Thursday, 29 January 2015
The Minister of Defence, Steven Vandeput, and 100 pupils from 12 different French- and Flemish-speaking schools, made a visit of remembrance to Auschwitz on Wednesday, 2 days after the official commemoration of the 70th anniversary of the liberation of the death camp. Paul Sobol, a former prisoner, went with the Belgian delegation. The Minister and the pupils visited Auschwitz I in the morning. Up to 16,000 prisoners were there during the war. The atmosphere was grave and very emotional amongst the visitors of this concentration camp, first step into the now well-known systemic hell reached through the notorious gate “Arbeit macht Frei.”
“We have a duty to remember those dreadful times. And we must continue to learn from them. Why have we enjoyed democracy and peace for the past few decades? It is largely because we have learned the lessons from that war,” Steven Vandeput told pupils before leaving Auschwitz.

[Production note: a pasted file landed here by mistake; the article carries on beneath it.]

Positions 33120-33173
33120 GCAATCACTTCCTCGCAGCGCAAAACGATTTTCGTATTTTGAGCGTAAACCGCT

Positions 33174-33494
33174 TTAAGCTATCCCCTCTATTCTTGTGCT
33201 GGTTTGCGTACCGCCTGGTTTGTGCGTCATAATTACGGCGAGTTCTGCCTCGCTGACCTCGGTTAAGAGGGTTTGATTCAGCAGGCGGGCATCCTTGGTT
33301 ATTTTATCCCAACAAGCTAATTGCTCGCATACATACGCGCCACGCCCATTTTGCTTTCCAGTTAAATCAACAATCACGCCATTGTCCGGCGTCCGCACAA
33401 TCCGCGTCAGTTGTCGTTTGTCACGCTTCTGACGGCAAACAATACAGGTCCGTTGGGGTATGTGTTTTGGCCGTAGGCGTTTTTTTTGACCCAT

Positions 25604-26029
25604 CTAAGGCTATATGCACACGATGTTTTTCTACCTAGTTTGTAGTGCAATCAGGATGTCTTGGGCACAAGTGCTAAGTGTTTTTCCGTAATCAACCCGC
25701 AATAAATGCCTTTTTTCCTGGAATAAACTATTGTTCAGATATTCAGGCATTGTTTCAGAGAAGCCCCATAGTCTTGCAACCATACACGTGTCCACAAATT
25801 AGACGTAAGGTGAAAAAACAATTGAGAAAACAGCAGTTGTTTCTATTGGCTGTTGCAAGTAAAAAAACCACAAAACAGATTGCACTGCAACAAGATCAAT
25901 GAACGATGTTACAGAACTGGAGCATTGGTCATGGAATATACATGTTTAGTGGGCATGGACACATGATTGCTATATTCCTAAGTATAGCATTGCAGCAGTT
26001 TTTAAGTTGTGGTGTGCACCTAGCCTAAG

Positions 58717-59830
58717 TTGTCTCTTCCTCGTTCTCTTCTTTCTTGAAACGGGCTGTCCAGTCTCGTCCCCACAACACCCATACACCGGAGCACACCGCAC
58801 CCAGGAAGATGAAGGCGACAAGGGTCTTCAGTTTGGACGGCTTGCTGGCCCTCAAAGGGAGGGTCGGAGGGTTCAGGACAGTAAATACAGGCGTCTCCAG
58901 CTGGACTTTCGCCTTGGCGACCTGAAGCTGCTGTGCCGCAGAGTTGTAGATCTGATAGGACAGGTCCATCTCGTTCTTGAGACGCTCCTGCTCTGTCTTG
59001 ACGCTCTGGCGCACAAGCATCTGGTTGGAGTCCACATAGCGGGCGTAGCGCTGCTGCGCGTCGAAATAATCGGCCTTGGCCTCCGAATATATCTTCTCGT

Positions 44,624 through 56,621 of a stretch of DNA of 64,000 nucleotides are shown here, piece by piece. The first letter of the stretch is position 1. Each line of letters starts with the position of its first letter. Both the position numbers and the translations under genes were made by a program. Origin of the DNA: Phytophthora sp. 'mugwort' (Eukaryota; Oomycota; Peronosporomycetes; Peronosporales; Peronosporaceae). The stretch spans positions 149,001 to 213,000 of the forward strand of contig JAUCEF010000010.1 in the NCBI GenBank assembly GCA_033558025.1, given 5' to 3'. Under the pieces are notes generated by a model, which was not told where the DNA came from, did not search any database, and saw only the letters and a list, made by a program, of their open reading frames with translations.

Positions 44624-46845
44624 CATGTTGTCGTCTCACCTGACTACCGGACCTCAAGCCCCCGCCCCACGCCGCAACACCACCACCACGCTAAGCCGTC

Early in the afternoon, the delegation left Auschwitz I for the Birkenau death camp a few kilometres away. The Minister of Defence laid 2 wreaths to honour the victims. “Auschwitz-Birkenau scarred our history. It is the most horrible thing anyone can do in certain circumstances. My thoughts are with those who suffered such inhumanity and their descendants,” said the Minister in front of the Birkenau monument.
About 1.3 million people passed through Auschwitz during the war. Some 1.1 million of them perished, mainly Jews. Only 5% of the 25,000 Jews deported from Belgium survived.
Each year, approximately 10,000 Belgians visit the former Nazi camp.